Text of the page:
? Calculated creatinine clearance
    This is measured as an indicator of GFR. This involves a 24-hour urine collection or preferably over an accurately timed sample over a 5 to 8 hour period since 24-hour collections are not always reliable. Creatinine clearance is then calculated using the formula

    C = (U x V) / P where C = clearance, U = urinary creatinine concentration, V = urinary flow rate (volume/time ie ml/min), and P = plasma creatinine concentration

    ? Blood Urea Nitrogen (BUN)
    The blood urea nitrogen (BUN) test measures the amount of nitrogen in the blood. Urea nitrogen is formed from the breakdown of protein in the body and are excreted by kidneys. These will therefore accumulate in the blood and become elevated if renal function is impaired.

    • Glomerular filtration rate (GFR) or creatinine clearance is the amount of plasma that is filtered through the glomerulus into Bowman’s space over a given time period and is an important measure of renal function. It is usually expressed as ml/min.
    • Clinicians commonly rely on creatinine clearance values to measure GFR. Creatinine is a daily endogenous product predominantly derived from creatine phosphate metabolism within muscle
    • As stated above, GFR is routinely done as part of investigations to check the status of renal function. If GFR value is low, then the kidneys are not functioning properly.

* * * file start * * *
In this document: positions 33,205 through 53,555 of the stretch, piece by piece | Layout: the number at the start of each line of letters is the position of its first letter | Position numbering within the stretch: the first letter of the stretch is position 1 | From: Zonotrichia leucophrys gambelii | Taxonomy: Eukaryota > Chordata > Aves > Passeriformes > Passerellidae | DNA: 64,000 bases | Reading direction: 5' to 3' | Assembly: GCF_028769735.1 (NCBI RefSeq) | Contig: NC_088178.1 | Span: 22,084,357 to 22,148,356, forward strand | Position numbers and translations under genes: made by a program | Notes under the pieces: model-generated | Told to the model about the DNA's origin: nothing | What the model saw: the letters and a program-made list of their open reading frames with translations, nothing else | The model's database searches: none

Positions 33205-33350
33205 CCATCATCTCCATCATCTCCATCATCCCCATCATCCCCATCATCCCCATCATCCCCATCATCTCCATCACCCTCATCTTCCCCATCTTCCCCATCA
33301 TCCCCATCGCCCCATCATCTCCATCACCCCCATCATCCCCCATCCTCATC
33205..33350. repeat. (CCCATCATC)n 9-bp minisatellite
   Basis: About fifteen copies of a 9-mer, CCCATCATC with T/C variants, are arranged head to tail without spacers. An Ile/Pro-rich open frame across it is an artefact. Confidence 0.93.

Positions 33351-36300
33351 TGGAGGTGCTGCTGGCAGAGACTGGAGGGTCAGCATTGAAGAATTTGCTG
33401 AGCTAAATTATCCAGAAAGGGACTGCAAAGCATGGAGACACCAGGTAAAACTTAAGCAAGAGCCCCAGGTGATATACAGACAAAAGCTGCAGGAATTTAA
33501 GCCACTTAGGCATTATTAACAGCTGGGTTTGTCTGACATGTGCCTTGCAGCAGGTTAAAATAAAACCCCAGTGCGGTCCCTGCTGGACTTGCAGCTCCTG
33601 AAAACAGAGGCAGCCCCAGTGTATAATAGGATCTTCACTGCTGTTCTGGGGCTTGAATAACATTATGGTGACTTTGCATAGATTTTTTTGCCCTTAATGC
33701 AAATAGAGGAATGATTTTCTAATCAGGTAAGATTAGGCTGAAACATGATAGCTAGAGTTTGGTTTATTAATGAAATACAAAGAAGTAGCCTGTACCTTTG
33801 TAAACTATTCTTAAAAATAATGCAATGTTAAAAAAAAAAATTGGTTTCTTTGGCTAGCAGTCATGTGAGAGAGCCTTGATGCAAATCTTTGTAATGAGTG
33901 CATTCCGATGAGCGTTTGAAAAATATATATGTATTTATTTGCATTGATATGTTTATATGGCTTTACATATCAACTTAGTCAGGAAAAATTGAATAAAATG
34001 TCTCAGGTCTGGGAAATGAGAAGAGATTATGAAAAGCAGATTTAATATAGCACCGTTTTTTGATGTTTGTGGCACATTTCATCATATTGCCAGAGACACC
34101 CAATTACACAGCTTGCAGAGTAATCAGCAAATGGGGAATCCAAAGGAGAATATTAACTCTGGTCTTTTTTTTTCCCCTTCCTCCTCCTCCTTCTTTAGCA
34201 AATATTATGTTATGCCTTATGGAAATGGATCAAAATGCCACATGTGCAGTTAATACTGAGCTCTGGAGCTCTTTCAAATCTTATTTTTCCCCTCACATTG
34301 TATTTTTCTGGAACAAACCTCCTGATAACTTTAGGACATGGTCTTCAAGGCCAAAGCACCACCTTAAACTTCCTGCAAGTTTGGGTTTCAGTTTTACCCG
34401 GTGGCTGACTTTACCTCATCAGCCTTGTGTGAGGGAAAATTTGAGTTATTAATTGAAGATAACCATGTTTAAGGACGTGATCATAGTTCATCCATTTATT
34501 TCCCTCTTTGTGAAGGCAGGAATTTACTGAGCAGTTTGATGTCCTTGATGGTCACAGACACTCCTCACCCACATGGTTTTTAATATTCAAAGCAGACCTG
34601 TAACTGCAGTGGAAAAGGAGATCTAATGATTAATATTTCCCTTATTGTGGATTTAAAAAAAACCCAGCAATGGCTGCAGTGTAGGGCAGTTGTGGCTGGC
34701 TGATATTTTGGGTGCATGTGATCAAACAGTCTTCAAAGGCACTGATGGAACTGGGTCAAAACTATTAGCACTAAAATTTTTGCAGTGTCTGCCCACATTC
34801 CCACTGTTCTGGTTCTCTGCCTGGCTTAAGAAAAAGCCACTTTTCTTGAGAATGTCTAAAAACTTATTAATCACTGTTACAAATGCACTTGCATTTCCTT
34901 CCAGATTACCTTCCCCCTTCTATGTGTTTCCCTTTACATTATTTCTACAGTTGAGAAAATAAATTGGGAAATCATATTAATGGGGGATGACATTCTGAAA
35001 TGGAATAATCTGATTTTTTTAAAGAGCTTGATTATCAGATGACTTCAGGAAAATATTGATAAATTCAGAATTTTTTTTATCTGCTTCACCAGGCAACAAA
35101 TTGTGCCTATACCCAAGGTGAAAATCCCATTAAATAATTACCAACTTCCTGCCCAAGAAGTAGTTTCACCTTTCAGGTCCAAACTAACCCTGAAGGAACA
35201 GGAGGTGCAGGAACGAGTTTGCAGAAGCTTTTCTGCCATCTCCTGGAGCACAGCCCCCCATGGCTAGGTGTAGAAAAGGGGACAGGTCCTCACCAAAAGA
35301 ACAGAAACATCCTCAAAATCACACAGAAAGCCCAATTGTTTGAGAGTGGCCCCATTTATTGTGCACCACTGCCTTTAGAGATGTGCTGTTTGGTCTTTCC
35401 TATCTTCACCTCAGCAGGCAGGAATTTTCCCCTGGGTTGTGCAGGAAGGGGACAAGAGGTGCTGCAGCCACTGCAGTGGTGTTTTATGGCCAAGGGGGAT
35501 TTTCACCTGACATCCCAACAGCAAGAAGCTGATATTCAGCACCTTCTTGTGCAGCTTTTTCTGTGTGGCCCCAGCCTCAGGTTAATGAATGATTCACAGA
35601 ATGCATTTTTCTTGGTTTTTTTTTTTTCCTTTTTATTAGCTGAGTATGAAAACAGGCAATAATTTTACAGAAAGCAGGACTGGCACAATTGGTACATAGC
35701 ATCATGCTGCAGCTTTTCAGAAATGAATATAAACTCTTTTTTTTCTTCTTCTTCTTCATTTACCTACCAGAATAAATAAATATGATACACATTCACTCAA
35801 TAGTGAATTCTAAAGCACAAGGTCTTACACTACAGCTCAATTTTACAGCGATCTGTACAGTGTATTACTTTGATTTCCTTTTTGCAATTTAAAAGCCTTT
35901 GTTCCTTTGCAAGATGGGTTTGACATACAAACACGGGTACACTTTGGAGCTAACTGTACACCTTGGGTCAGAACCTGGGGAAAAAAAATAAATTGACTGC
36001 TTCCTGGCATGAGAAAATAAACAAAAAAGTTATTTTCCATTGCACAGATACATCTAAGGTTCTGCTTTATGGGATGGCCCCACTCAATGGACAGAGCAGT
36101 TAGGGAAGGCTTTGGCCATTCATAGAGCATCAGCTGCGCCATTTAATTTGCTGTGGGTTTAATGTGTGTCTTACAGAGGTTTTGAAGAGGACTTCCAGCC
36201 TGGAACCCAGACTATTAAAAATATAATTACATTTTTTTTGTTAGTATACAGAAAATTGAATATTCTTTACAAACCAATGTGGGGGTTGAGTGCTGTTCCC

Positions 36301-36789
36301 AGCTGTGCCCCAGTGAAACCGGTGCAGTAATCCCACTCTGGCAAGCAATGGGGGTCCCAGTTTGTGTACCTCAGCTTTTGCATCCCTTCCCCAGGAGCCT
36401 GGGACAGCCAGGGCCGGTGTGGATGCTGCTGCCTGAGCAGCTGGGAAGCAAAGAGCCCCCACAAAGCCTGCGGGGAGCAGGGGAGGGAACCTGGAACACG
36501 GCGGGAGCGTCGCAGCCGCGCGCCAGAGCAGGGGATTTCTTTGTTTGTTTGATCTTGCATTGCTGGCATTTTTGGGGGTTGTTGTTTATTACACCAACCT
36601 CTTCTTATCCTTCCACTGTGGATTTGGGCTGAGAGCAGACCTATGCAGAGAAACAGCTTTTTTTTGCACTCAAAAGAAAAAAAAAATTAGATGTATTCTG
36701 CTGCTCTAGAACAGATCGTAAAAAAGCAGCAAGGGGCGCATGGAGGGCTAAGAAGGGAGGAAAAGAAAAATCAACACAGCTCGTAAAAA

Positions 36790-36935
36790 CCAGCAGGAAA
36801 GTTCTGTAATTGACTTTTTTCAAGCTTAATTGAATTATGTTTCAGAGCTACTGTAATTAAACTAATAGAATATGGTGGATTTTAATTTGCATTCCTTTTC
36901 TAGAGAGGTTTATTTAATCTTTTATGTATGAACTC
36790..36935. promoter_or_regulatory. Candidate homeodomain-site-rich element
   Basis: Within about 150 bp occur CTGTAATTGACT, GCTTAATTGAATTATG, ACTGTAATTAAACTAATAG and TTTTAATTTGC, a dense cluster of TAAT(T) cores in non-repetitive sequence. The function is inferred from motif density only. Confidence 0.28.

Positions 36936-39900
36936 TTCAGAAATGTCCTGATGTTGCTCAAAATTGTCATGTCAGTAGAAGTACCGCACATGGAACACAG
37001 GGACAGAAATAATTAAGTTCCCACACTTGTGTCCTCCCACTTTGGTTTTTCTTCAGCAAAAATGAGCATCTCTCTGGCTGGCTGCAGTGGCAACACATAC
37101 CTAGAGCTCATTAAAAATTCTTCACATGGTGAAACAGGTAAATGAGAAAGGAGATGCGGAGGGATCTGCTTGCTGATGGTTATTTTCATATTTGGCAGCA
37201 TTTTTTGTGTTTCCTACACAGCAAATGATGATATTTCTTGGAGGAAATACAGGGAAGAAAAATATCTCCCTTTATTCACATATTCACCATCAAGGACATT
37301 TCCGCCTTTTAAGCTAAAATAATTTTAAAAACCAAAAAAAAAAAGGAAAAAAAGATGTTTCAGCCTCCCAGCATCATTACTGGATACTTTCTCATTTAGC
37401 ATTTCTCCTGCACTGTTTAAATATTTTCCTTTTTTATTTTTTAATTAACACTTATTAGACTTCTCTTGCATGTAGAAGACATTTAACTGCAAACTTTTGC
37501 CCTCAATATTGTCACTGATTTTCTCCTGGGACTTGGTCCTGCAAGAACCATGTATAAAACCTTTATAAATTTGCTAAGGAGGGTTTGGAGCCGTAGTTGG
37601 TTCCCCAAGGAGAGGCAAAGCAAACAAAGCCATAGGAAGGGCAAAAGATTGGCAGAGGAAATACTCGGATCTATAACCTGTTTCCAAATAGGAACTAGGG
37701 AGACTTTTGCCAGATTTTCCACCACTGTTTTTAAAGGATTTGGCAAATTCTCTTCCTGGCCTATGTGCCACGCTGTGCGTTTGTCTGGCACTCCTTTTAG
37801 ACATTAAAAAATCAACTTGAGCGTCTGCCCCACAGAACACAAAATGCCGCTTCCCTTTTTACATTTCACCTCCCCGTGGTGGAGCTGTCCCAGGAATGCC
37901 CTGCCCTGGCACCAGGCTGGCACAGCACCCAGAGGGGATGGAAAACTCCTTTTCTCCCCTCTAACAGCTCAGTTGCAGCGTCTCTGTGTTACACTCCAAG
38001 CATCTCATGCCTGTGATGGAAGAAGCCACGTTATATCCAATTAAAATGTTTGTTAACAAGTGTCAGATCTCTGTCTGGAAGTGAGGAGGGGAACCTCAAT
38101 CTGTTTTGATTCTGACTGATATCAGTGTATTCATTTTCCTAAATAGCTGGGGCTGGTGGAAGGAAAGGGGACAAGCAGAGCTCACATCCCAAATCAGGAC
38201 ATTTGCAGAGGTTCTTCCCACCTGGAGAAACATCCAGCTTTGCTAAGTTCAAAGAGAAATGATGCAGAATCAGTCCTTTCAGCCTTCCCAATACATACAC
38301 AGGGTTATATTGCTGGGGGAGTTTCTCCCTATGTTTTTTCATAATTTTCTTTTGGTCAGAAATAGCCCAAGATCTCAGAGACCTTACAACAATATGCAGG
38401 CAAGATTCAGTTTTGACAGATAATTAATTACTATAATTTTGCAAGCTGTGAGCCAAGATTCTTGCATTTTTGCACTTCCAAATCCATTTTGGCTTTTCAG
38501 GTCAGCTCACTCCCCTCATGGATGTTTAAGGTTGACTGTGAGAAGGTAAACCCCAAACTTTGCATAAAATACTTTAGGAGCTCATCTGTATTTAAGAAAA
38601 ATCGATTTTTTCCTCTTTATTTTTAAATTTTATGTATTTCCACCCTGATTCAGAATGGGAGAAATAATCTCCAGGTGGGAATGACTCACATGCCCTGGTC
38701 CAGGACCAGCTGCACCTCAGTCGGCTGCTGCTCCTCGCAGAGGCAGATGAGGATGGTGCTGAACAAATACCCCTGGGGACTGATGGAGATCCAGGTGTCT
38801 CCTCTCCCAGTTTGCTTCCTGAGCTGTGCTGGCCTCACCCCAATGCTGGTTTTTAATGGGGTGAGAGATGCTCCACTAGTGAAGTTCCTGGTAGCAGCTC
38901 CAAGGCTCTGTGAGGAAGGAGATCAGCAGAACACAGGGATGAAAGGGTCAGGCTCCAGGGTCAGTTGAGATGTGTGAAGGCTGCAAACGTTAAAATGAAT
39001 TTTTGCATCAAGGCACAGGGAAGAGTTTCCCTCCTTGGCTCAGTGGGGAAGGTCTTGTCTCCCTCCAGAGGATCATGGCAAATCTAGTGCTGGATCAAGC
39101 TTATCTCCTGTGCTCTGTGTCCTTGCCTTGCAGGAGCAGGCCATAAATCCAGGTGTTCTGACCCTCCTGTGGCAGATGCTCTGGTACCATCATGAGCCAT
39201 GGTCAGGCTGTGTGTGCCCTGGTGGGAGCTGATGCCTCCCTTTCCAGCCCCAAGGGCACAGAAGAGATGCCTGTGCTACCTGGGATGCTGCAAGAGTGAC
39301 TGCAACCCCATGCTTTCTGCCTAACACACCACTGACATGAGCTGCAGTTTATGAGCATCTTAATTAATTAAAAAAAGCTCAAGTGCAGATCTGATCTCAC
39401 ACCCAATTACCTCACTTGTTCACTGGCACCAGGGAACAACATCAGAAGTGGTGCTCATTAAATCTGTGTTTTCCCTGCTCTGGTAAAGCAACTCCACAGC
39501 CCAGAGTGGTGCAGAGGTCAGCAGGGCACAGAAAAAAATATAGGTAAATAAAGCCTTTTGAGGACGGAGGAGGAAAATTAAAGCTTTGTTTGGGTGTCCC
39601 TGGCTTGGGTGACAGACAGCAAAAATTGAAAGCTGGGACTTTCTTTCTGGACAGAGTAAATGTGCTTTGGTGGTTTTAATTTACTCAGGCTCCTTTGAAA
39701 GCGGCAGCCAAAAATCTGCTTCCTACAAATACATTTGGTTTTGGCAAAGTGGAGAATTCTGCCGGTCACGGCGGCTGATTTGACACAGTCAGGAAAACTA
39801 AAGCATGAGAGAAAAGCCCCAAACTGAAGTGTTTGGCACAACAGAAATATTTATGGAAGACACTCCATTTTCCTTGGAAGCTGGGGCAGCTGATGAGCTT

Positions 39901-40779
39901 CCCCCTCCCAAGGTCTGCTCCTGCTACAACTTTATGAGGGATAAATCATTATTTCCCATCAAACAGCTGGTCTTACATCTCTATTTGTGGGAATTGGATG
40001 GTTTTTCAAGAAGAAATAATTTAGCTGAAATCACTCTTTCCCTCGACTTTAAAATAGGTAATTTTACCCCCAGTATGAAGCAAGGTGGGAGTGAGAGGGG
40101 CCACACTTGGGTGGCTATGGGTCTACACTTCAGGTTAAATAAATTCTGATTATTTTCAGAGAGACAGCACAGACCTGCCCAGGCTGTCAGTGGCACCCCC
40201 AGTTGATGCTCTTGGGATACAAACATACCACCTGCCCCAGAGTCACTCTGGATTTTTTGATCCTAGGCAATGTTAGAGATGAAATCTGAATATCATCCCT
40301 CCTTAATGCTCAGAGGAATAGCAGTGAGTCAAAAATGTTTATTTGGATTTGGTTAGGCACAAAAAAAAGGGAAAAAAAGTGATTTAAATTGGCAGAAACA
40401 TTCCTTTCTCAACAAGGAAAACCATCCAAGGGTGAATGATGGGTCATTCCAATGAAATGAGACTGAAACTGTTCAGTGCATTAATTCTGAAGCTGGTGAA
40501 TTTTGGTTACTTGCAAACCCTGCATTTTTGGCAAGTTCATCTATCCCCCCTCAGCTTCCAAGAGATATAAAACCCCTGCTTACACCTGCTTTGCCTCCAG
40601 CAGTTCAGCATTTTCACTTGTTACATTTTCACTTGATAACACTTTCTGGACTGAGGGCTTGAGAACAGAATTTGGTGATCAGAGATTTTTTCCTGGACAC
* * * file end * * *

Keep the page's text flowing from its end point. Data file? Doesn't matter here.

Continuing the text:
• Measuring GFR can help detect kidney disease.
    • Early detection of renal impairment ensures early treatment can be initiated and complications are prevented

    A rough estimate of the GFR can be determined by using the formula:
    GFR = 140 – [ age of the person]. For example, in a healthy 30 yr old, GFR should be approximately 110mls/min.

    However, GFR is affected by patient factors such as age, sex and your body size and muscle mass.

    Therefore, many formulae used to calculate GFR but the ones used most often are the Cockcroft & Gault
    and MDRD formulae.

    The Cockcroft-Gault equation, takes into consideration age, sex and muscle mass . In men the result is multiplied by 1.23 due to increased muscle mass in males.

    • Alterations in renal blood flow
    • Glomerular capillary hydrostatic pressure
    • Glomerular capillary permeability
    • Effective filtration surface area
    • Changes in capsular hydrostatic pressure
    • Alterations in concentration of plasma proteins eg albumin
    • Size, shape and charge of molecules

    The above parameters get affected in several conditions affecting the kidneys, either directly or indirectly, and in turn influence the kidney function and GFR.

    The normal value for GFR is 90 or above. A GFR less than 60 is a warning sign of early kidney disease. A value less than 15 indicates severe renal impairment needing treatment such as dialysis or a kidney transplant.